During the summer months, there’s nothing more “Minnesotan” than taking a boat ride on a favorite lake, river or waterway.
One of the more popular boats in Minnesota is a Pontoon Boat. They’re like a floating party in perpetual motion and very much a part of leisure activity on the weekends in Minnesota. A pontoon boat ride is all about getting together and sharing a beautiful day chatting, fishing, swimming, suntanning, reading a book or even going water skiing.
Pontoon boats provide an easy way to get everyone out for a few hours to explore, mix and mingle, and freely move around. It’s a great excuse to relax and slow down the pace from today’s hectic lifestyle, just be sure to leave the cell phones behind.
Where were Pontoon Boats Invented?
Pontoon Boats were first invented and manufactured in Minnesota. In 1951, Ambrose Weeres, a farmer in the rural town of Richmond, MN., had the idea that if you built a wooden deck on top of two columns of steel barrels welded together, you would have a sturdy deck that would be more stable on water than a conventional boat. His initial boat though, was basically a plywood sheet strapped to 55-gallon steel drums.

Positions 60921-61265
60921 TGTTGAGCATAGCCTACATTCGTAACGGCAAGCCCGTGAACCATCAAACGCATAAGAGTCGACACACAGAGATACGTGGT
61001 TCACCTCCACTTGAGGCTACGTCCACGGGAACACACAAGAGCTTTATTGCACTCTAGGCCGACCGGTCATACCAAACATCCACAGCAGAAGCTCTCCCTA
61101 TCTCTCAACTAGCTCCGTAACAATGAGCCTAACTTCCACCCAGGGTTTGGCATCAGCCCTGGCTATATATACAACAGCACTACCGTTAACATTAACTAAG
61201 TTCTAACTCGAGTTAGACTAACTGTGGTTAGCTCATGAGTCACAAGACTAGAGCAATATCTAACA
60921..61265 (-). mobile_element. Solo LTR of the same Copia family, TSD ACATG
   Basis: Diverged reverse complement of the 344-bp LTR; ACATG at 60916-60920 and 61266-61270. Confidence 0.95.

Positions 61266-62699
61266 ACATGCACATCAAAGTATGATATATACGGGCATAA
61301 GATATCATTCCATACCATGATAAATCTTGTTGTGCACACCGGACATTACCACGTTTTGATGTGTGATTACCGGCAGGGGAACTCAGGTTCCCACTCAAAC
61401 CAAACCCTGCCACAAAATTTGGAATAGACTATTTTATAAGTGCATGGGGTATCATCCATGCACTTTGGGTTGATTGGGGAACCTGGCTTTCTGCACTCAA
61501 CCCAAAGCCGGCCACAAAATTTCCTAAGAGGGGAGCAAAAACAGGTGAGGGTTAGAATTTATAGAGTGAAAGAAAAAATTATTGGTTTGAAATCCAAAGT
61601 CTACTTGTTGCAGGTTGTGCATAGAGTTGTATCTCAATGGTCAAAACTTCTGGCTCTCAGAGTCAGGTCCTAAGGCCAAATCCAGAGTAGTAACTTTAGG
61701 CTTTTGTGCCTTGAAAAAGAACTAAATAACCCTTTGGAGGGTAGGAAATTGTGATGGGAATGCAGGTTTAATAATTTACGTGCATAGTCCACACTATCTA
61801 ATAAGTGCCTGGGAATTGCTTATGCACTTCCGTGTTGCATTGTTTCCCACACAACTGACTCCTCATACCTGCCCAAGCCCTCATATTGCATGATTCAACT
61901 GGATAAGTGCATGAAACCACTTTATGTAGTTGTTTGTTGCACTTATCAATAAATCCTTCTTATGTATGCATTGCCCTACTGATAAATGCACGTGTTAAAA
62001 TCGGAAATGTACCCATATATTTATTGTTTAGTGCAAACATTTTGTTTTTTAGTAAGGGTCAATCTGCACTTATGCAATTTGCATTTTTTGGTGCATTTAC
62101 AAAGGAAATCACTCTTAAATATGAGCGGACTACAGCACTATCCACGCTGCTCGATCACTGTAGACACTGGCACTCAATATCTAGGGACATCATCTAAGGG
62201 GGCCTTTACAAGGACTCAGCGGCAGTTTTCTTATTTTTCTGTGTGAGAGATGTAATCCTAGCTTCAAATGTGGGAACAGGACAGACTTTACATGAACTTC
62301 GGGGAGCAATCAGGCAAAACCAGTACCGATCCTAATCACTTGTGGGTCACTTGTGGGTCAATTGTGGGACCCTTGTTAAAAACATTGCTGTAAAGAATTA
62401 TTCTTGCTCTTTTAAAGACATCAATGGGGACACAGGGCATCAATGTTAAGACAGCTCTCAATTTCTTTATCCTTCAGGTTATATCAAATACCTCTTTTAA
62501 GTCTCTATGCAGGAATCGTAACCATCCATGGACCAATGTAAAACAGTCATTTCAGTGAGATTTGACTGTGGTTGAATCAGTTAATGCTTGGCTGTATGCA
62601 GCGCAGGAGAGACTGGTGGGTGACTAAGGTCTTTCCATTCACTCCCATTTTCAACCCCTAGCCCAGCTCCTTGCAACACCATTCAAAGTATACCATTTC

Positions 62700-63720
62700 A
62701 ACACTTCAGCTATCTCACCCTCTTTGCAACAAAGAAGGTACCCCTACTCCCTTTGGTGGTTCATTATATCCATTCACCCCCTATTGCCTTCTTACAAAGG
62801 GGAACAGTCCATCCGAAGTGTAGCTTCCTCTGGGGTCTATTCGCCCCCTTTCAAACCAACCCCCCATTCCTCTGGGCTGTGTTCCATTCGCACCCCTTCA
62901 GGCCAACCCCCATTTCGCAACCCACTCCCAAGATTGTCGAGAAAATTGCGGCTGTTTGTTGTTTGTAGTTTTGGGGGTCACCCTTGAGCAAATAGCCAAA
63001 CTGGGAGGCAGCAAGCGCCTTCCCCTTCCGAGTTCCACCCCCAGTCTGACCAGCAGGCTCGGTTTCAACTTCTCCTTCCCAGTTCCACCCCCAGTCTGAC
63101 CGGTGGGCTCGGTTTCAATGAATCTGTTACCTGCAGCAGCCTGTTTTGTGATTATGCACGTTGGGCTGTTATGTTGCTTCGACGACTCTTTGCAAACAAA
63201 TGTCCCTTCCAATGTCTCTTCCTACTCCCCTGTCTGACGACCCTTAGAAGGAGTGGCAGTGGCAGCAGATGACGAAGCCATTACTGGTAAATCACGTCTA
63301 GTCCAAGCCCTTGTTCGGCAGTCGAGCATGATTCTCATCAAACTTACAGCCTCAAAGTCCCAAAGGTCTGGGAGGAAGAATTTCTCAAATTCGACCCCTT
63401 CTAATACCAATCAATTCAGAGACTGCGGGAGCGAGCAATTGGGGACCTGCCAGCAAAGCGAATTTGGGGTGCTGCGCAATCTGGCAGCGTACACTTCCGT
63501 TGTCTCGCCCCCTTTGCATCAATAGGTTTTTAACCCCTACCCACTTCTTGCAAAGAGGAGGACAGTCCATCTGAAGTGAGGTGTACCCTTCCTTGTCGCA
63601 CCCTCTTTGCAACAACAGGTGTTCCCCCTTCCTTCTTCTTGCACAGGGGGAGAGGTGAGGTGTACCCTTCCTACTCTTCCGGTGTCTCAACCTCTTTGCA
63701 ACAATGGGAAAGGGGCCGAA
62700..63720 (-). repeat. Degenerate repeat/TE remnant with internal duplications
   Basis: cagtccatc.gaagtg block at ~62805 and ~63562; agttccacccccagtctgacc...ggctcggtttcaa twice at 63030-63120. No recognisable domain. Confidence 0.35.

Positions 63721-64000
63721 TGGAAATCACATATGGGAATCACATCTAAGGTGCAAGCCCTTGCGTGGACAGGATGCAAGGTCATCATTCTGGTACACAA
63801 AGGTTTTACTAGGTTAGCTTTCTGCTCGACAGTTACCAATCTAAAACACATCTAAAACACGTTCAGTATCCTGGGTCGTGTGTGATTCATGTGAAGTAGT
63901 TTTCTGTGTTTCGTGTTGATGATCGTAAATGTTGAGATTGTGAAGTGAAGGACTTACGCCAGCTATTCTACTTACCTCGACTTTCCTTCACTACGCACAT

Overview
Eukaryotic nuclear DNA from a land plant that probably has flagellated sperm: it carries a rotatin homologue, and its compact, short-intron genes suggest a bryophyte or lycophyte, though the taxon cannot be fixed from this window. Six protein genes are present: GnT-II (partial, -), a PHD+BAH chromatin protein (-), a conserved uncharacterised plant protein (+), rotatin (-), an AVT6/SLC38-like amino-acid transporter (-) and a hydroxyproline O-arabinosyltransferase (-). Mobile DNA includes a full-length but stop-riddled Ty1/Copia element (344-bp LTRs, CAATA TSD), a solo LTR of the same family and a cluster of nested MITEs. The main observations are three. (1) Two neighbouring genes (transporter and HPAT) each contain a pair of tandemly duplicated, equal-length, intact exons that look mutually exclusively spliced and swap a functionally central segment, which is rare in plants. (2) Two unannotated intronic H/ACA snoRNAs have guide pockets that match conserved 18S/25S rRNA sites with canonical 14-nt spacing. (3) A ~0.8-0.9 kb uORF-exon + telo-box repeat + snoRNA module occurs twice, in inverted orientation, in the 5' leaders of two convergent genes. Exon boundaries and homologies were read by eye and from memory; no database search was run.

In 1952 he founded Weeres Industries and took orders for 40 more boats and an industry was formed. In 1990, the Minnesota state legislature recognized Ambrose Weeres as “Mr. Pontoon.” and in 1991, he was inducted into the Minnesota Marine Hall of Fame. He passed away shortly thereafter at the age of 84.
To date, Weeres Industries, located in central Minnesota (New Ulm, MN) has built and sold more than 30,000 pontoon boats. It’s pontoon boats are afloat on the Nile and Thames rivers, and in Sweden’s Stockholm harbor to name a few places. Today, Weeres Pontoon boats range in size from a four-person, 16-foot fishing model to a 28-foot, luxury “tri-toon” that can accommodate up to 30 people.
Source: Weeres Industries
*NOTE: In July 2011, Weeres Industries was sold to Premier Marine, Inc., a pontoon boat manufacturer located in Wyoming, MN. Weeres Industries will continue to operate as an independent business from their current facilities. (source: Minneapolis / St. Paul Business Journal).